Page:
- The Washington Times - Saturday, March 9, 2002

SAN JOSE, Calif. (AP) Sun Microsystems Inc. sued rival Microsoft Corp. yesterday, claiming more than $1 billion in damages from the software giant's decision to make its Windows XP operating system incompatible with Sun's Java programming language.
Drawing on the 2000 federal court ruling that found Microsoft abused its illegal monopoly power, Sun accused its longtime antagonist of "extensive anti-competitive conduct" that forced other companies to distribute products that don't work with Java, effectively crippling Java and inhibiting its growth.
Microsoft spokesman Vivek Varma said he was surprised by the lawsuit because the companies settled a separate lawsuit over Java last year.
"It's time to move past these issues," he said. "Any lack of consumer acceptance of Java is due to Sun's own failures, and not by actions by Microsoft."
The case comes less than two months after another competitor, AOL Time Warner Inc., sued Microsoft for using its dominant position to crush the rival Netscape Navigator Web browser. Like the Java issue, the browser war was central to the government's antitrust case against Microsoft.
Java is a popular programming language that supports software applications on a variety of computers, regardless of the underlying operating system. Java is widely used on Web sites, and Sun had hoped to make it a universal programming language.
In Sun's lawsuit in U.S. District Court in San Jose, the Silicon Valley company asked that Microsoft be forced to distribute Sun's latest version of Java with Windows XP and the Internet Explorer browser.
Sun's general counsel, Mike Morris, said the company's server sales have suffered as a result of the actions against Java because much of Sun's Web services for corporate users are based on Java, and Microsoft offers a competing services platform known as .net.
"We can show substantial damages. It would be north of a billion," Mr. Morris said.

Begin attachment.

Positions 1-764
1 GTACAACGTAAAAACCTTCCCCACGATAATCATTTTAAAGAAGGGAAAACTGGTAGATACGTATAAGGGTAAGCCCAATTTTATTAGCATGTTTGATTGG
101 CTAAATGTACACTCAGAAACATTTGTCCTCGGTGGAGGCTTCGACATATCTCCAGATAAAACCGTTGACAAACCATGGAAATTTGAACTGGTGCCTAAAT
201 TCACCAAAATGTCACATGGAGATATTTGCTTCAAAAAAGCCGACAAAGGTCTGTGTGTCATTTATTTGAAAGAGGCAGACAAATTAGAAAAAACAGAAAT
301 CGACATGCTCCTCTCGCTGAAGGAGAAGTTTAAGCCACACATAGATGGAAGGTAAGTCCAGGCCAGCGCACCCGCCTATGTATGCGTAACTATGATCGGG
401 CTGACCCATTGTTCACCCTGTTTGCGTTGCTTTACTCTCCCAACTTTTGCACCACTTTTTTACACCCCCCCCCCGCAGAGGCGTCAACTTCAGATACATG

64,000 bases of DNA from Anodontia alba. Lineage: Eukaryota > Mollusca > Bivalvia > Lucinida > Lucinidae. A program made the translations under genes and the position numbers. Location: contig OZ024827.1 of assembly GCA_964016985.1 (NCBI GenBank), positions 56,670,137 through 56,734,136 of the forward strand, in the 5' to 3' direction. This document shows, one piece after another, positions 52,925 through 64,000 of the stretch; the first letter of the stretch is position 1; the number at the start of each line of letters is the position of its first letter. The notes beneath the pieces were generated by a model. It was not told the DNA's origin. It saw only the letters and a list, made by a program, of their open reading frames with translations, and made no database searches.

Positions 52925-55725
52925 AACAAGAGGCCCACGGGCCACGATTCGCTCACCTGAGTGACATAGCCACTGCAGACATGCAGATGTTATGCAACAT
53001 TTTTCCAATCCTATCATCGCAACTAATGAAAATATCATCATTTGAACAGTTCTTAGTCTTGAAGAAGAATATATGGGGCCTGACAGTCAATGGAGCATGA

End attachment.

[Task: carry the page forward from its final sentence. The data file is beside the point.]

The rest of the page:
When asked by a financial analyst in a conference call why Sun would bog itself down in a legal morass with uncertain results, he replied: "We will see the money."
Dana Hayter, an antitrust lawyer who worked on the original government case against Microsoft and now is in private practice in San Francisco, said Sun clearly is worried that Microsoft won't be restrained enough by the settlement with the Justice Department.
"There's more of a threat to Sun now, because Microsoft is kind of moving up the chain into powerful computing platforms."
Sun also hopes to force Microsoft to disclose the programming codes at the root of its software and unbundle products it sells together, such as Internet Explorer and the IIS software for Internet servers.
Rivals have long sought to make Microsoft open its programming system so they can create applications that work with Windows, which runs more than 90 percent of the world's personal computers.
"What is at stake here is the future of an open software industry and an open Internet," Mr. Morris said.
Last year, Sun settled a federal breach-of-contract suit against Microsoft over the Redmond, Wash., company's creation of a Windows-only version of Java that was incompatible with other software. Microsoft paid Sun $20 million and agreed to no longer license Java from Sun.
Microsoft then decided not to include tools for reading Java in Windows XP, which was released late last year.
The move angered Sun, but Microsoft said it was the best way to follow the settlement.
Mr. Morris said that was a unilateral decision by Microsoft that was not called for in the settlement. The result, he said, was that many consumers must download Java themselves, which he called a "real burden."
"There are millions of Web pages that require [Java] for their features to work," he said.
Gartner Group analyst David Smith said Sun will have a hard time proving its server sales have been harmed by Microsoft's actions, though he said, "They've got a better chance of proving damages than AOL does."
A potential difficulty for Sun's case, Mr. Smith said, is that the company doesn't sell Java it's free to any software developer who wants to use it.
That is because Sun believes that the more Java applications there are, the more its servers and software are attractive alternatives to Microsoft products.
Sun expects to find some support for its arguments in a ruling from the federal appeals court that overturned a lower court's order that Microsoft be broken up.
The U.S. Circuit Court of Appeals for the District of Columbia said making an incompatible version of Java was not illegal, but agreements with software vendors to use only the Microsoft-compatible Java version indeed were against the law.
Sun shares gained more than 13 percent, or $1.17, to $10 on the Nasdaq Stock Market, where Microsoft shares rose $1.23 to $63.95.

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